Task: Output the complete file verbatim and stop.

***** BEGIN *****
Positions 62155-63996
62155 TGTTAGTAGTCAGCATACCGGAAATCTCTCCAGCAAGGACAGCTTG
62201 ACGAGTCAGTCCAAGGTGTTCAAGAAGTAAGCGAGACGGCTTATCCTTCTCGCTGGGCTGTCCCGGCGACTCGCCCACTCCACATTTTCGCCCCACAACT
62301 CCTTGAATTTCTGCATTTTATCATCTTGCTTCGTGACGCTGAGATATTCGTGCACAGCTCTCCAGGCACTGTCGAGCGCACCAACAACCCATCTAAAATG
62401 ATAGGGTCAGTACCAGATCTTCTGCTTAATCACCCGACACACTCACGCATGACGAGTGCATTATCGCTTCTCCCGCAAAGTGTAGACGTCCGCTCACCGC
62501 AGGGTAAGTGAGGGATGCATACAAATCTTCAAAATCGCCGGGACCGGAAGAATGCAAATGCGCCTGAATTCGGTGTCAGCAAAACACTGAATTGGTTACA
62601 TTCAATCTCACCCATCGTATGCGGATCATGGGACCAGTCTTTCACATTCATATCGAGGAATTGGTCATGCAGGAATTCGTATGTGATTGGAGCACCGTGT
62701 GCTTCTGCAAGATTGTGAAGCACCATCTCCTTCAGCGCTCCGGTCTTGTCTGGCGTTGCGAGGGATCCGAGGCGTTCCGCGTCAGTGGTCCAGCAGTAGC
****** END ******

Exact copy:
Positions 62155-63996
62155 TGTTAGTAGTCAGCATACCGGAAATCTCTCCAGCAAGGACAGCTTG
62201 ACGAGTCAGTCCAAGGTGTTCAAGAAGTAAGCGAGACGGCTTATCCTTCTCGCTGGGCTGTCCCGGCGACTCGCCCACTCCACATTTTCGCCCCACAACT
62301 CCTTGAATTTCTGCATTTTATCATCTTGCTTCGTGACGCTGAGATATTCGTGCACAGCTCTCCAGGCACTGTCGAGCGCACCAACAACCCATCTAAAATG
62401 ATAGGGTCAGTACCAGATCTTCTGCTTAATCACCCGACACACTCACGCATGACGAGTGCATTATCGCTTCTCCCGCAAAGTGTAGACGTCCGCTCACCGC
62501 AGGGTAAGTGAGGGATGCATACAAATCTTCAAAATCGCCGGGACCGGAAGAATGCAAATGCGCCTGAATTCGGTGTCAGCAAAACACTGAATTGGTTACA
62601 TTCAATCTCACCCATCGTATGCGGATCATGGGACCAGTCTTTCACATTCATATCGAGGAATTGGTCATGCAGGAATTCGTATGTGATTGGAGCACCGTGT
62701 GCTTCTGCAAGATTGTGAAGCACCATCTCCTTCAGCGCTCCGGTCTTGTCTGGCGTTGCGAGGGATCCGAGGCGTTCCGCGTCAGTGGTCCAGCAGTAGC